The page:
The other feature that is missing is optimised support for 2x anamorphic lens shooting. More and more films and TV series are now opting to shoot anamorphic and the Canon does not have the ability to record images that have a larger height than the S35 sensor. ARRI’s open gate system uses a physically larger image area than S35. The extra height is perfect for the image circle of most 2x Anamorphics and the resulting image is then desqueezed in post. The C700, even with higher overall sensor resolution, does not have the physical height and so changes the resulting look from a given lens. With Canon’s obvious desire to be in high end production it is a curious choice not to go for a larger sensor.
Unsurprisingly, much of the rest of the specification is similar to that of its sister C300 mkII, just upgraded slightly. Some of the parts even look like they are the same as the mkII. There is the same neutral density filter system that goes from 2 to 10 stops. The CFast 2.0 cards are now on the dumb side of the camera but have a similar door arrangement.
On the audio front, the C700 has two XLR inputs with phantom power. The minijack in offers two more inputs making a total of four. It would have been nice to be able to use the C300 mkII’s MA-400 Microphone Adapter to add an extra two channels of XLR audio in the same way that you can use the Sony XLR-K2M to add to the FS7, but sadly this is not an option. There is also no Canon option for a slot-in wireless mic receiver as yet. There is a nicely designed shotgun mic holder that is pictured with the camera. I assume this comes with it.
Iris control of Canon EF lenses has been moved from the rear of the camera on the C300 mkII to a new position near the front on the operator side. You can also control it via the optional servo control grip. It does not appear that you can use the C100/C300 control grip on the camera but I wasn’t able to confirm this.
The gammas are the same and Canon Log 2 and newer Canon Log 3 are there alongside regular gamma options. I expect Canon will make a great deal of their colour science and it remains one of the strongest reasons to opt for a Canon over other Japanese brands.
The EVF is a substantial affair and priced close to other high end EVFs. It has several customisable buttons, some of which are oddly on the top right side, as well as the more normal operator side. The EVF uses a proprietary Canon connection – the same as the one on the C300 mkII. This will limit its use to the C700 and C300 mkII, unlike the Panasonic Varicam LT’s EVF, which uses a regular SDI connection.
The bracket that mounts the EVF to the camera is solid and has a reasonable range of movement so you should be able to get comfortable with it to your eye. Canon said they will also offer a bracket to mount the EVF on the C300 mkII should you want to. You can of course use any third party EVF that has SDI connections if you want to keep the cost of your camera package down.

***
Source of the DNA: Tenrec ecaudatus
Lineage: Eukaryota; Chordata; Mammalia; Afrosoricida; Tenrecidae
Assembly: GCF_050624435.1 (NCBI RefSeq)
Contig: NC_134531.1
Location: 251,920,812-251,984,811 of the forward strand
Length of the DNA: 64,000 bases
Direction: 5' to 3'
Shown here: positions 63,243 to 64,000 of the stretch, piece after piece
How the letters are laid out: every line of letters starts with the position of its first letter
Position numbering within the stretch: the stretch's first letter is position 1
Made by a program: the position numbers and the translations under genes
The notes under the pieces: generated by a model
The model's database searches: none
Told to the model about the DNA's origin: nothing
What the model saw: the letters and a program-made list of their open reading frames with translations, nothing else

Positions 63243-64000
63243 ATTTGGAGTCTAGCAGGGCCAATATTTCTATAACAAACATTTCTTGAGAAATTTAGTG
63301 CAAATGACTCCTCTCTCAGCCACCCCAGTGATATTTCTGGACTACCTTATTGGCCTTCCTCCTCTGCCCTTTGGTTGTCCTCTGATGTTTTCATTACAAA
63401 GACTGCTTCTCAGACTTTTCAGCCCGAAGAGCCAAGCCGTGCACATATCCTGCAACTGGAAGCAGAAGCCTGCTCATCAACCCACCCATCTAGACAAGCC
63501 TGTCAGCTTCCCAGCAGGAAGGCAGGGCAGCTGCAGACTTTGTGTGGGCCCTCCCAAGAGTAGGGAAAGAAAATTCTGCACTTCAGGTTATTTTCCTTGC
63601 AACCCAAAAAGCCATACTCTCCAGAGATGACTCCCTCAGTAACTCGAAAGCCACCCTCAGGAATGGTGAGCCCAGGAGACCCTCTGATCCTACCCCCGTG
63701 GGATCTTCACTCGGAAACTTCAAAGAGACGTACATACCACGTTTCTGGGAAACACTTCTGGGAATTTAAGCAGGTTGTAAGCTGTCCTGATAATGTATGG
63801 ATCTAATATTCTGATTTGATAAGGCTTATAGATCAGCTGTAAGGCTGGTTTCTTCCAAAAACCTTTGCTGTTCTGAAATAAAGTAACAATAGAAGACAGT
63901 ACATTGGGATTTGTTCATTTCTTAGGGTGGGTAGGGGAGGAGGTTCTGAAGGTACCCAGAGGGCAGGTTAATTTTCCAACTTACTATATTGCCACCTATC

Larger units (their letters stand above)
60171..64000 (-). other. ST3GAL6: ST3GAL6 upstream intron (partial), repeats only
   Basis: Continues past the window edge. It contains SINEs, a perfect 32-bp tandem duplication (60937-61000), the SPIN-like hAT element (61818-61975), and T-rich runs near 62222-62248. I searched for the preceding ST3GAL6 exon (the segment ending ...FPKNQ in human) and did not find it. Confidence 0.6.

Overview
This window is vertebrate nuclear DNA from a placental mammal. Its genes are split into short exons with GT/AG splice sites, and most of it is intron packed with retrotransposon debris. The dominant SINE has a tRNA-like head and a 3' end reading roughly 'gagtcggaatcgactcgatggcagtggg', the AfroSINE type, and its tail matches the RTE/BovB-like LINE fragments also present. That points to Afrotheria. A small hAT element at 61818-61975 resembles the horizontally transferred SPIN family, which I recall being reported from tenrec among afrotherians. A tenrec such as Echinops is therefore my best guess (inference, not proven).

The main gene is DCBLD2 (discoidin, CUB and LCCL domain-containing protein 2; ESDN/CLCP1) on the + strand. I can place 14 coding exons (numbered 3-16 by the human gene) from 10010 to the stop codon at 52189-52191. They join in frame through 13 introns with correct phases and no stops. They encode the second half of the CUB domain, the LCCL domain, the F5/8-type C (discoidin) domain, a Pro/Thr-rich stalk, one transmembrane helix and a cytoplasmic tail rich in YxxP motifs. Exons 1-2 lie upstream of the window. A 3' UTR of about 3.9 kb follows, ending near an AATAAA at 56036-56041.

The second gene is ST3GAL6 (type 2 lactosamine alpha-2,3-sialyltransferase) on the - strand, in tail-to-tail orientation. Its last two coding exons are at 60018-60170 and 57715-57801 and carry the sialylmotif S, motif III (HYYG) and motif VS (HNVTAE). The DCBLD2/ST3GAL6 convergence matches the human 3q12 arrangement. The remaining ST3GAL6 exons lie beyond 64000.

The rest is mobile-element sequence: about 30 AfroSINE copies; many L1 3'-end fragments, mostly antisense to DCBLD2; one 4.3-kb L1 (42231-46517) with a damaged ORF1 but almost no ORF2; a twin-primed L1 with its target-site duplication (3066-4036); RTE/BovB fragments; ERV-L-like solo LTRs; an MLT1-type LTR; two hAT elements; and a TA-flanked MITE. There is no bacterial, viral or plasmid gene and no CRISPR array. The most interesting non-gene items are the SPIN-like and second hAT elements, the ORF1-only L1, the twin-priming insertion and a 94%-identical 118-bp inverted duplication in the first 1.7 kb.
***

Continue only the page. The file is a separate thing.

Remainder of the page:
The baseplate is another option and does not come with the camera as standard. It allows the camera to be quickly attached to a Sony VCT style quick release, has a large, comfortable shoulder pad and rods. You can of course use other makers’ baseplates should you want.
The camera does not come with a control grip as standard. Instead, there is an optional servo control grip that attaches via rods to the front of the camera. This is similar in look and function to, but not the same as, the grips on the Canon CN7 Cine Servo and 18-80mm T4.4 Cine Servo zooms. It allows control of most lens functions and some camera controls, effectively turning the C700 into an ENG style camera.
Talking of ENG there is also a new Canon B4 optical convertor that allows you to mount 2/3 broadcast lenses to the C700. Like similar adapters from ARRI, Sony and MTF Services it expands the image from a 2/3 lens to cover the approx 1 inch centre crop area of the sensor. This works with the 2K/HD mode of the camera.
So far I haven’t been able to shoot anything or see an image from the camera, but I have no reason to expect it to look substantially different to the C300 mkII. We will of course be following this camera closely and update you with any new info we get.
UK suggested pricing for the camera is as follows (all prices inclusive of tax):
EOS C700 EF £27.369.99
EOS C700 PL £27.369.99
EOS C700 GS PL £29,219.99
Shoulder Style Grip Unit SG-1 £2,199.99
OLED Electronic View Finder EVF-V70 £5,249.99
Shoulder Support Unit SU-15 £1,779.99
Remote Operation Unit OU-700 £2,629.99
Remote Operation Unit Cable UC-V75 £339.99
Remote Operation Unit Cable UC-V1000 £424.99
I suspect this camera will be one of the products to draw the largest crowds at the upcoming IBC show in Amsterdam and the Newsshooter team will be there to check it out.
What do you think about the C700? Feel free to join the discussion and comment below.